‘I worked from 6am to midnight and wasn’t allowed to leave. It was like a prison’: One woman’s story of modern slavery in the UK

‘I worked from 6am to midnight and wasn’t allowed to leave. It was like a prison’: One woman’s story of modern slavery in the UK

‘I worked from 6am to midnight and wasn’t allowed to leave. It was like a prison’: One woman’s story of modern slavery in the UK

Maria* starkly remembers the moment she escaped her employer, bringing her six years of modern slavery and exploitation to an end.

It was at the closed window of the London flat where she’d been held prisoner, for months, by the family she worked for, that she saw a dog across the road, picked up and carried, lovingly, by its owner.

“That dog was treated better than I was,” she tells GLAMOUR now, aged 36* and barely able to stop the tears. “I had to find a way out.”

Like Maria, almost 50 million people worldwide are forced into modern slavery, exploited into work or marriage for the personal or commercial gain of others, according to new figures released this month. Horrifyingly, the toll is only getting worse, with the Global Estimates of Modern Slavery statistics revealing 10 million more victims than just five years ago.

The distressing rise exposes how 27.8 million people – more than half of the 49.6 million total, the remainder forced into marriage – are working in slave-like conditions on any given day. Over 11 million of them are women and girls, many in domestic work.

Maria was trafficked to the UK in 2015. A mother to two young children and the family’s only breadwinner, she had first moved from her native Philippines, to the United Arab Emirates, six years earlier. Facilitated by an agency, she began a two-year-contract as a housekeeper, sending money to her children back home where jobs were scarce. When living conditions in the Philippines didn’t improve, she extended her contract with the family for another two years despite dire conditions from the start that left her feeling trapped and helpless.

“It was like a prison,” she says. “I worked from 6am til past midnight every day. I only went outside only to hang out washing or supervise their four children and ate the family’s leftovers for dinner. I had no cash, no access to my passport. I slept on a thin mattress on the floor while they lived in luxury and was allowed to speak to my children once a month on the family’s phone.” Her employers vastly underpaid her, placing the equivalent of around £7-a-day in a bank account at home; Maria had nothing to live off.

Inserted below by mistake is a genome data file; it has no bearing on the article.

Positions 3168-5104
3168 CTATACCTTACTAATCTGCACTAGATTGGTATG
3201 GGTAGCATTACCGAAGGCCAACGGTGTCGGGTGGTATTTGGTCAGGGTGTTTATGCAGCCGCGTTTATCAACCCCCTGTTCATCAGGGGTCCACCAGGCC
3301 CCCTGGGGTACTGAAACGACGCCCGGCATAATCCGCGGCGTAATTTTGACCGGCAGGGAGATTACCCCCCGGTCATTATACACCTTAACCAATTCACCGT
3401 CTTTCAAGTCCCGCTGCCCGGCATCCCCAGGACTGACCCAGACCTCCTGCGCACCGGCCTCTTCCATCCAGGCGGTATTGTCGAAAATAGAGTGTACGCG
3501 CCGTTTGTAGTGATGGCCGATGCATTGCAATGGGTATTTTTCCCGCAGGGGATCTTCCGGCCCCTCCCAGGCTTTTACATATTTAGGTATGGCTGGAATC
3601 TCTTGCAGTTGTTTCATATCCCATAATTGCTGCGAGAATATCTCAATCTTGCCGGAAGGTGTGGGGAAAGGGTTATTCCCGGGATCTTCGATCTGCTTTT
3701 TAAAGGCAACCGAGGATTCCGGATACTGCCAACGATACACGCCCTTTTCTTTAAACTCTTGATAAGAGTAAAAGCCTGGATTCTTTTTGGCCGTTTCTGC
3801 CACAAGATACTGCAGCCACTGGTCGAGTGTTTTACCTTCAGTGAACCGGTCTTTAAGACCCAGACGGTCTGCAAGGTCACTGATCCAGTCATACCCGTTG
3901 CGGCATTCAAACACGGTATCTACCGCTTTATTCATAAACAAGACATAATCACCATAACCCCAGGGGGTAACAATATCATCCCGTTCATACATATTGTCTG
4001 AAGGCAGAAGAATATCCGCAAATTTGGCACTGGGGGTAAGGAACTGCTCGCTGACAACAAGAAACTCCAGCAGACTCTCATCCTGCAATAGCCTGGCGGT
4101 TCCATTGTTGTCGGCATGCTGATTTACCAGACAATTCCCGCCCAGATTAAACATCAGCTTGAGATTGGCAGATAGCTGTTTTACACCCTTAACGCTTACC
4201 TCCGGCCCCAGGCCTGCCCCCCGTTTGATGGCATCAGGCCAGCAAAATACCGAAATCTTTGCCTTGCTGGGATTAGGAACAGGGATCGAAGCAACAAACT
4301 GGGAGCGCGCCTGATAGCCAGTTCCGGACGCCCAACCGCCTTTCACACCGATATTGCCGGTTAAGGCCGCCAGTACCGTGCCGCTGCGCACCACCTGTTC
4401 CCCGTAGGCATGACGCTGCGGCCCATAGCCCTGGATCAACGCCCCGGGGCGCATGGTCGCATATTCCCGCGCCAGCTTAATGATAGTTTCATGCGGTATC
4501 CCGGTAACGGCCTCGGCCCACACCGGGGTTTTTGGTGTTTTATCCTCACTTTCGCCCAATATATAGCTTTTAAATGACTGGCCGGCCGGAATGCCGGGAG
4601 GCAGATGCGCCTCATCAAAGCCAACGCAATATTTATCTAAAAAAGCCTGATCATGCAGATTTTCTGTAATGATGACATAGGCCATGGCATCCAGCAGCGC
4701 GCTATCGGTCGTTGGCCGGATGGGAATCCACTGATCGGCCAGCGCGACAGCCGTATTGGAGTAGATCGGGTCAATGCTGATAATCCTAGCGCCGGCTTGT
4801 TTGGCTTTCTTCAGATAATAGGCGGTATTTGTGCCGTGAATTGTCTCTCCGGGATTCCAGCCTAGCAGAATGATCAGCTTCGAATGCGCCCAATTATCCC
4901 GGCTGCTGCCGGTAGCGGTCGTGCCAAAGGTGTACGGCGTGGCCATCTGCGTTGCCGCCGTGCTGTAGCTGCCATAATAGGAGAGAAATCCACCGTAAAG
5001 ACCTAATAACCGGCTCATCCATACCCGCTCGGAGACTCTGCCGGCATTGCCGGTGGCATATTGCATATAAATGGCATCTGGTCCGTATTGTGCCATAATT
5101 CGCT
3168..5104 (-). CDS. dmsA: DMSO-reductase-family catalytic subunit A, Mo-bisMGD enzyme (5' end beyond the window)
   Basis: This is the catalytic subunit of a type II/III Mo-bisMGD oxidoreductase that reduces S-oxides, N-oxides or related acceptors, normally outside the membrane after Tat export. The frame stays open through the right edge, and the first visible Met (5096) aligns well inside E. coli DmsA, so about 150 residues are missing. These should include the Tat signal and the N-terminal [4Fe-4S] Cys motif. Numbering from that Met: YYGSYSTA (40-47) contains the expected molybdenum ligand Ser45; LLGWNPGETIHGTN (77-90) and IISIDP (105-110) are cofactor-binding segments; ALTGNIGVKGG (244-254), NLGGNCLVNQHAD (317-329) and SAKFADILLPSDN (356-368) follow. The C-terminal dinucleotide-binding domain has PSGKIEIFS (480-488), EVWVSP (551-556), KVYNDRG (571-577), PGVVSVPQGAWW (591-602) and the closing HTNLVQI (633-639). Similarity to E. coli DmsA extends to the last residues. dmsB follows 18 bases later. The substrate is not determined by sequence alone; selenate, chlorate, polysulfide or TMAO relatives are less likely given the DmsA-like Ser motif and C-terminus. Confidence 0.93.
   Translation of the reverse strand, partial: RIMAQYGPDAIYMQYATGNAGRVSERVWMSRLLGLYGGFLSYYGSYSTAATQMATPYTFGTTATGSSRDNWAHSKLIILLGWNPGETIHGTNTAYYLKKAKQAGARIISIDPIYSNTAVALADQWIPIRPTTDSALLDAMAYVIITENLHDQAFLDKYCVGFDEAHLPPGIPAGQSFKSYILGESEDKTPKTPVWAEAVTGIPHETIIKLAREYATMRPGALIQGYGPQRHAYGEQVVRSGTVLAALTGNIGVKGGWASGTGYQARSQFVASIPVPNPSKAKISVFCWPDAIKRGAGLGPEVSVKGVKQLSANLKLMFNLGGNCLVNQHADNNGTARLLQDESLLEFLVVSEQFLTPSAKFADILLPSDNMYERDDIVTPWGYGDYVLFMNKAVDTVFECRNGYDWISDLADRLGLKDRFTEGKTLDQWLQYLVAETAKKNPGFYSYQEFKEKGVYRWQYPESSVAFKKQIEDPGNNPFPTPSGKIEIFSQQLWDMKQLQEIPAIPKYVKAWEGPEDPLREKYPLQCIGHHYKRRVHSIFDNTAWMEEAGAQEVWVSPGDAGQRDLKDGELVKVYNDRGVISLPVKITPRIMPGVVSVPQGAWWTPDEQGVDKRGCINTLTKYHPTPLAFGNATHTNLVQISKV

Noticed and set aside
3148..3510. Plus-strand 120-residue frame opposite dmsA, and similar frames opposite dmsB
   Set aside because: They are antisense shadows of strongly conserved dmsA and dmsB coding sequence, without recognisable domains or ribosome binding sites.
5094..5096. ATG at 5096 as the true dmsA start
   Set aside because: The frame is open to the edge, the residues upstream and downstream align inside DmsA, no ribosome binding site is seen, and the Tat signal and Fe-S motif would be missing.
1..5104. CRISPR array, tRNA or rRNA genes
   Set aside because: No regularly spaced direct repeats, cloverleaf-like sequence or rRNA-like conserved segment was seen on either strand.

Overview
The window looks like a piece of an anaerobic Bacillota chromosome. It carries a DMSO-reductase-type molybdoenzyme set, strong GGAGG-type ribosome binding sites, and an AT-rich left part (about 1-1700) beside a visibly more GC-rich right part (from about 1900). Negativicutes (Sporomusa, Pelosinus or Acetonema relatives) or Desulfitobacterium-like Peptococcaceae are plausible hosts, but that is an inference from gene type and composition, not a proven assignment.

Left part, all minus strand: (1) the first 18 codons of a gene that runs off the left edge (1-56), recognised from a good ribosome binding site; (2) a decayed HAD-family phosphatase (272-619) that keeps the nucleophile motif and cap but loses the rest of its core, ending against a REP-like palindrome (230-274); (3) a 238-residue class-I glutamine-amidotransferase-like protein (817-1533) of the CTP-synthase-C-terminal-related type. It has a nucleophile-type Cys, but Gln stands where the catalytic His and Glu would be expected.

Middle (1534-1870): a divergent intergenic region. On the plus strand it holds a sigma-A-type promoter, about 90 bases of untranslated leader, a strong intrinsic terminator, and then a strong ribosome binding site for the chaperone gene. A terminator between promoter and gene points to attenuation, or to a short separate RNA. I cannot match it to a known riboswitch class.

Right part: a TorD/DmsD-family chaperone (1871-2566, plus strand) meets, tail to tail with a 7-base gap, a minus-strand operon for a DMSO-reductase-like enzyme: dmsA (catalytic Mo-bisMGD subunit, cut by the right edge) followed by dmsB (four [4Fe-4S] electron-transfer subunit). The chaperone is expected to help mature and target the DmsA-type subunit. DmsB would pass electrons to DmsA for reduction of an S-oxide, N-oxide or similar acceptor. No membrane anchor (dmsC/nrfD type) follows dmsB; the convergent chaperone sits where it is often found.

“I wasn’t allowed to leave the compound unless it was with them and I had no days off. They shouted at me constantly. Everything was an order.

“I had four hours’ sleep a night and struggled to close my eyes, thinking of my own children back home. I endured it all so that they could eat and survive. I felt I had no other option. I was helpless.”

Modern slavery is often a hidden crime, taking place in private economies and, in the case of domestic service, inside private homes. Exploitative employers prey on people like Maria who feel they have nowhere else to turn to feed their families.

No region of the world is spared. In fact, Europe and Central Asia have one of the highest ratios in the world, with 4.4 people per every thousand in the population working in forced conditions. The Arab States – including the one Maria was trafficked through – have the worst record, according to the Global Estimates.

Maria was so desperate for the work that, after returning to the Philippines following four years with her employer, she agreed to go back to them, unable to get work back home or afford the agency fees that would find her a new job. During that final stretch, the family flew her with them to London for six months. She had no say or agency in the matter and felt unprotected by visa officials who should have explained her rights.